Solar Panel Tariffs – Six Months Later

Solar Panel Tariffs – Six Months Later

It has now been six months since the doom and gloom announcement rattled the Solar Industry.  As you remember, back in January 2018, President Donald Trump announced his 30% tariff on all solar panels and cells not manufactured in the US.  The tariff turned out to be just a first strike with many tariffs on other products to quickly follow.  It quickly transitioned from a bad dream to a reality, and the Solar Industry and potential customers were sent scrambling.  So what exactly has happened since?

To start with, a quick look at how it affected us, Tandem Solar.  We are happy to report that we were able to retain all our employees, first and foremost.  The impact on our wholesale business was felt in two ways.  Immediately following the announcement, our early winter panel sales went through the room and way beyond normal business.  We held our pricing firm in the near term, and our inventory went very quickly.  Then, looking at late Q1 and early Q2, the industry went quiet.  We saw installers that typically do 4-5 jobs per week now doing a couple per month.  The industry slowed way down.  The typical seasonality of the Solar Industry, paired with consumers learning about tariffs in the news, put a ton of projects on hold.  However, now that we are through June and into July, we are seeing sales back to expected levels, which gives us all a big sigh of relief.  It appears we are through the storm ourselves – but what about the rest of the industry?


Let’s start with jobs, which was the main focus of the solar tariffs to begin with.  On the positive side, a few solar panel companies have decided to take up residency in the United States.  Hanwha Q-Cells announced that they are planning to open a factory in Georgia, and Jinko has plans to open a manufacturing facility in Florida.  SunPower, through SolarWorld, has plans to increase capacity in Oregon.  While it’s still unclear the number of jobs that will be created, as solar panel factories are largely automated, the panel tariffs seem to be bringing manufacturing capacity into the United States.

However, unfortunately, there is a negative side as well.  According to several reports, over 10,000 solar industry jobs have been lost between last year and this year.  These jobs are mainly in the skilled labor and technical side, which is a big loss for the industry.  In fact, this is the first year of the past 7 that hasn’t shown employment growth.

Employment within the Solar Industry is very important, but there are other considerations as well to see how we are doing with the solar tariffs.


As mentioned previously, we definitely experienced a slowdown in March-May, partially due to the solar tariffs.  We also have friendly competitors in the industry whom also confirmed the unusually slow period.  Reuters had a recent report citing an estimated $2.5 Billion in jobs have been postponed or cancelled due to the tariffs.  We are still early in the tariff impact period, and we don’t have a lot of concrete data that we have found that can be shared.  This chart from SEIA shows a 2018 consistent with 2017 performance:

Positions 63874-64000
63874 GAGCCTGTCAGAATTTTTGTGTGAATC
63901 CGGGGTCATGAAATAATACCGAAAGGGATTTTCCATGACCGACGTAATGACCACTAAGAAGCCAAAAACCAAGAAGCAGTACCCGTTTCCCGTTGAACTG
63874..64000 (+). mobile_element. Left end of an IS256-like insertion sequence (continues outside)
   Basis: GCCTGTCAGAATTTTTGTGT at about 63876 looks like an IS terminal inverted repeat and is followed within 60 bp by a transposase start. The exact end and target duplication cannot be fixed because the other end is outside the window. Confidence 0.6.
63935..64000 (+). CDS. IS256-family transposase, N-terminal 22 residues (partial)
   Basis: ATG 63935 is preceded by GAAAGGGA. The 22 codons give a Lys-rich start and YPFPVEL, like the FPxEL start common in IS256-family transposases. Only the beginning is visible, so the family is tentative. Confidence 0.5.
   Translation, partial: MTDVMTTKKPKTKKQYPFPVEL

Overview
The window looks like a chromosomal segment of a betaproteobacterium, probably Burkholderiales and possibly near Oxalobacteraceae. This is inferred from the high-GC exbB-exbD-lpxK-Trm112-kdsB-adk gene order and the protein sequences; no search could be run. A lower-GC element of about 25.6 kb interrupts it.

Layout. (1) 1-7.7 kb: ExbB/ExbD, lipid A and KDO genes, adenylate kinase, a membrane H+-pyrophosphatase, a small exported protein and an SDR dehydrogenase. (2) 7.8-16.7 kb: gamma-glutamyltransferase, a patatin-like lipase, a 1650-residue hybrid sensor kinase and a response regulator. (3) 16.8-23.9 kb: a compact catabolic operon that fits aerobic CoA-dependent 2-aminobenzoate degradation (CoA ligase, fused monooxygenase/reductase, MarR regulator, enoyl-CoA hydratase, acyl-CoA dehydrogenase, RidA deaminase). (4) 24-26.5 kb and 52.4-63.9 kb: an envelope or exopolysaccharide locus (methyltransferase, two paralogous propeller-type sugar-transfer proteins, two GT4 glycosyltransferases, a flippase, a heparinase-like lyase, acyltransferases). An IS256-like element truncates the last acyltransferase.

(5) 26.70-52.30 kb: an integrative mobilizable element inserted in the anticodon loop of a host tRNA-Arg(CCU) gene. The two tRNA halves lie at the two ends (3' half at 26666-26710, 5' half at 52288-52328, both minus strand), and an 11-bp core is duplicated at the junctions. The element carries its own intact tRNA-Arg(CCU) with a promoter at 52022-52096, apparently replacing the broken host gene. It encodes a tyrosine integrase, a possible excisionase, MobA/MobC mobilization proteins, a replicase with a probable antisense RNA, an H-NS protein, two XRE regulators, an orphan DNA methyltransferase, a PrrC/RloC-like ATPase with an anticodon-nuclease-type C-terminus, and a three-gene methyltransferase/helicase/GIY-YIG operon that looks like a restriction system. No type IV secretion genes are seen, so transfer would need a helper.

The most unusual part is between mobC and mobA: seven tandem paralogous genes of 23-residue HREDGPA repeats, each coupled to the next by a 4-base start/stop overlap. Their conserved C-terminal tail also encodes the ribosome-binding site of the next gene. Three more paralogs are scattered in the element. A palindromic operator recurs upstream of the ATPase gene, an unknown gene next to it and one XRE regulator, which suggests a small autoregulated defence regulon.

It makes sense that California would continue a positive trend, as the cost of energy is so high that even a price increase from the tariffs doesn’t impact the ROI (return on investment) very much.  They do project other states to slightly decrease, but again, we are very early with the data here.  I think it can be stated with confidence that the general public heard about solar tariffs and end price increases, and it has not helped the solar industry.  We will continue to measure the impact.



The public perception is that solar got more expensive with the tariffs, but is it true?  Here’s one analysis, courtesy of Energy Sage (A wonderful collection of data in everything solar):


solar tariff impact


They are suggesting price increases to the end user on an average sized system about $700 on premium components.  How about another chart with Q1’18 data from SEIA:

residential solar pv system pricing


They are seeing the same thing – very minimal price increases.  This actually corresponds with what we are seeing from the solar panel manufacturers as a wholesale company.  Many of the large manufacturers held their pricing firm, choosing to absorb the tariffs, or only passed along minimal increases.  Of course, the days of very inexpensive Chinese modules flooding the US market and driving down pricing seem to be gone.  But we still have product from China and other low cost regions, and the pricing is only a few percentage points higher than where we ended 2017.

We found it interesting in talking to our installation base that they had mostly absorbed the costs.  An owner of a mid-sized installation company in Southern California put it to us like this, “I had quotes from 2017 that customer asked us to honor in 2018 post-tariff.  Looking at all the numbers, we were able to do it for the most part.  It just forced us to be better with our spending, like with advertising, and we had to become more efficient.  Overall, our pricing has stayed pretty constant.”



After going through the early impact, which is the most significant per the tariff %, it seems the Solar Industry is going to be just fine.  In the end, going solar just makes financial sense for most homeowners, as long as the right provider is used.

Thank you for reading and for visiting Tandem Solar.



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